Here we go again, back to my favorite place in all of Southern California -- the city where no good deed goes unpunished.
In compliance with city code?
Not on your life.
If this seems like déjà vu all over again, that's because the case is quite similar to the one I wrote about in February. Back then, Pete Anderson and Sally Browder were threatened with "criminal charges" after switching from water-guzzling landscaping to native California plants and a rock bed.
"No brown, all green," an ever-vigilant Glendale official had warned, but the city backed off after a little crusading here in this space.
With that in mind, Glendale resident Dvoshe Walkowiak wondered if I could make another house call.
"Please," she said in an e-mail. "Glendale is out of control."
Always happy to help.
On Monday afternoon, I drove out to the house in question. Walkowiak lives on the western edge of the city, and as I approached, I saw one green lawn after another, with sprinklers running at some houses.
In a drought, shouldn't they be the people who are cited?
The offending property stood out like a sore thumb. Instead of lush, neatly manicured grass, I saw decorative rocks, mulch and a couple dozen native plants.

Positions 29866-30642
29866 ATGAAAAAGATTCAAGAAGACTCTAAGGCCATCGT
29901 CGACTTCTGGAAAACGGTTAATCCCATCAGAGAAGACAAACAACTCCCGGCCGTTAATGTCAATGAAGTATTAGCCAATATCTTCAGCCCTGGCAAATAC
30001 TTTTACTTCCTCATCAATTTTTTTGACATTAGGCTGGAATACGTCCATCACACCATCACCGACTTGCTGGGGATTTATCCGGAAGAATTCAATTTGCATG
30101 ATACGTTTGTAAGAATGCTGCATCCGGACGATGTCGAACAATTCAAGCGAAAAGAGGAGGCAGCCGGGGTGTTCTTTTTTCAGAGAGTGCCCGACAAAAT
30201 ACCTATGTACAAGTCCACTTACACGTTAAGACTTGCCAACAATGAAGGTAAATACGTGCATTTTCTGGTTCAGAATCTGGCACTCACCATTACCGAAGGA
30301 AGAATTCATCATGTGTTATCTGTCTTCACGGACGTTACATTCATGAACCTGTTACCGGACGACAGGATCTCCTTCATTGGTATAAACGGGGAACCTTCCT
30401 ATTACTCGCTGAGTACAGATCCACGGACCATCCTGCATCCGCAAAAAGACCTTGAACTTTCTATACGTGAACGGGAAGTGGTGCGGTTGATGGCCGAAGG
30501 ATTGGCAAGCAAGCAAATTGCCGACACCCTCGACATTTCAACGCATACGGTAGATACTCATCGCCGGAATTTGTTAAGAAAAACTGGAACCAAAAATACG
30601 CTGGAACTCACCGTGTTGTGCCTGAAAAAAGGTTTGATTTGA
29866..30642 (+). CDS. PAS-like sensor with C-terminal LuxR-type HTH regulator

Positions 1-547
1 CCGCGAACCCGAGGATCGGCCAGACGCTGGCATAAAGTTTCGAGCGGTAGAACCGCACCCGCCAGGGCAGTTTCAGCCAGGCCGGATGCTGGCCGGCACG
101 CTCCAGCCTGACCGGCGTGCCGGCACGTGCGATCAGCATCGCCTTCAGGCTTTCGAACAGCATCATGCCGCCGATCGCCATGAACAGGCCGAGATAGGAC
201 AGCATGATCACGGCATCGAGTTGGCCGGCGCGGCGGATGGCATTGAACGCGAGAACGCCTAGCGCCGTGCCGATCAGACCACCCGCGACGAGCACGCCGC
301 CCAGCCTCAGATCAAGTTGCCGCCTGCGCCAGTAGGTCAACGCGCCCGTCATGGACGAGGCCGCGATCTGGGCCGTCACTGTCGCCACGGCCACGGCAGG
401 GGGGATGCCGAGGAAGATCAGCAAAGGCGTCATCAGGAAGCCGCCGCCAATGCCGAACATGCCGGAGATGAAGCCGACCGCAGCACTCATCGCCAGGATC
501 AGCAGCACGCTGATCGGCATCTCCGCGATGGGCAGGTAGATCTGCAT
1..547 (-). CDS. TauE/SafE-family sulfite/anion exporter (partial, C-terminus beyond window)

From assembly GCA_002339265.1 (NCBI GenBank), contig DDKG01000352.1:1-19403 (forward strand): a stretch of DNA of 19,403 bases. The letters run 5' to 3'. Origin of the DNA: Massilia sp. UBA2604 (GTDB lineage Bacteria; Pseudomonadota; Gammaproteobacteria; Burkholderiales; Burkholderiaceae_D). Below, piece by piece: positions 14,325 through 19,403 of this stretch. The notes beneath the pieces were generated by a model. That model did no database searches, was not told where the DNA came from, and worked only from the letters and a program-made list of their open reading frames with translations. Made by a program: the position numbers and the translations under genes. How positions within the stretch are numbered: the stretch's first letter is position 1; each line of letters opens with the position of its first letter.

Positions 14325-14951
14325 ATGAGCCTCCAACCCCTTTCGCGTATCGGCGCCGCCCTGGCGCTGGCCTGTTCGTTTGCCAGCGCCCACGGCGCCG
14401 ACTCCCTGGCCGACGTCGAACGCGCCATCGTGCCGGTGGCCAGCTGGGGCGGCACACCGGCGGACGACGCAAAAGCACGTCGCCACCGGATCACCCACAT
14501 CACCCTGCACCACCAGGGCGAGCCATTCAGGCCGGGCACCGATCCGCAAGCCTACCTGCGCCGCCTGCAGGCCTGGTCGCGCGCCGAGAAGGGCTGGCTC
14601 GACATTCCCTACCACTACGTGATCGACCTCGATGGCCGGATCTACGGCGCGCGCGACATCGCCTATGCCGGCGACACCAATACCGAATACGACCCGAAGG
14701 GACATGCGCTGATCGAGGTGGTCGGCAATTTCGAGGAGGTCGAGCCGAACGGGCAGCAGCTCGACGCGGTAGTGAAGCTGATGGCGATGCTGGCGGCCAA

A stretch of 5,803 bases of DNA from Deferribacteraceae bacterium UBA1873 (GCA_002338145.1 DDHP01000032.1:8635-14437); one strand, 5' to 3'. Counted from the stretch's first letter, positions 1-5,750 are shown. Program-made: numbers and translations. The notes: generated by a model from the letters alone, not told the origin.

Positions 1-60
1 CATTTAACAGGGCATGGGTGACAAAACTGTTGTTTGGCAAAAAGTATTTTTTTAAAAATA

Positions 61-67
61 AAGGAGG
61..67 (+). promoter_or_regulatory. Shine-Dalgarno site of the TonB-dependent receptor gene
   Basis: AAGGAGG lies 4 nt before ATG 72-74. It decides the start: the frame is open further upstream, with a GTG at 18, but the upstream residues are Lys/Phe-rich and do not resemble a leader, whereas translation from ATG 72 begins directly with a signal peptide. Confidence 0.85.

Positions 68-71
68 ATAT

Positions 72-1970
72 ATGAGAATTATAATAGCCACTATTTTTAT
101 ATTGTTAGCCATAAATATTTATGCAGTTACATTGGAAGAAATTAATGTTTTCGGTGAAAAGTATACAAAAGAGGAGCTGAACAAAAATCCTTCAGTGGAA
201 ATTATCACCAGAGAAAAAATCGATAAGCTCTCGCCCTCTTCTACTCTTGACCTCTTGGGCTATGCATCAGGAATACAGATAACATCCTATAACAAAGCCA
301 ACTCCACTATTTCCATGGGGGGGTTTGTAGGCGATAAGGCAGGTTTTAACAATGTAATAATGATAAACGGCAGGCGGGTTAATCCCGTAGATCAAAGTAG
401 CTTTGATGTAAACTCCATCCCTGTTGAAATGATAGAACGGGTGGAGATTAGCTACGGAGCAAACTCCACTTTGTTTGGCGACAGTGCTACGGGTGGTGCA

The miscreant responsible for this abomination greeted me on the front porch of the house she rents with a friend and two children. Walkowiak, a union organizer, said the owner pretty much leaves the landscaping to her and Quintin Carter, the guy she lives with.
The frontyard had been nothing but crab grass, which yellowed as always last summer, and this naturally caught the attention of Glendale's ever-vigilant inspectors. The city has five employees out and about, looking for precisely this kind of subversive behavior.
"They said we had to have it green within 30 days or we'd be fined," Walkowiak said. "I thought, 'OK, I'll rise to the occasion.' "
And so she began drenching the crab grass. "I was out here every night," she said. "It was lush, it was green."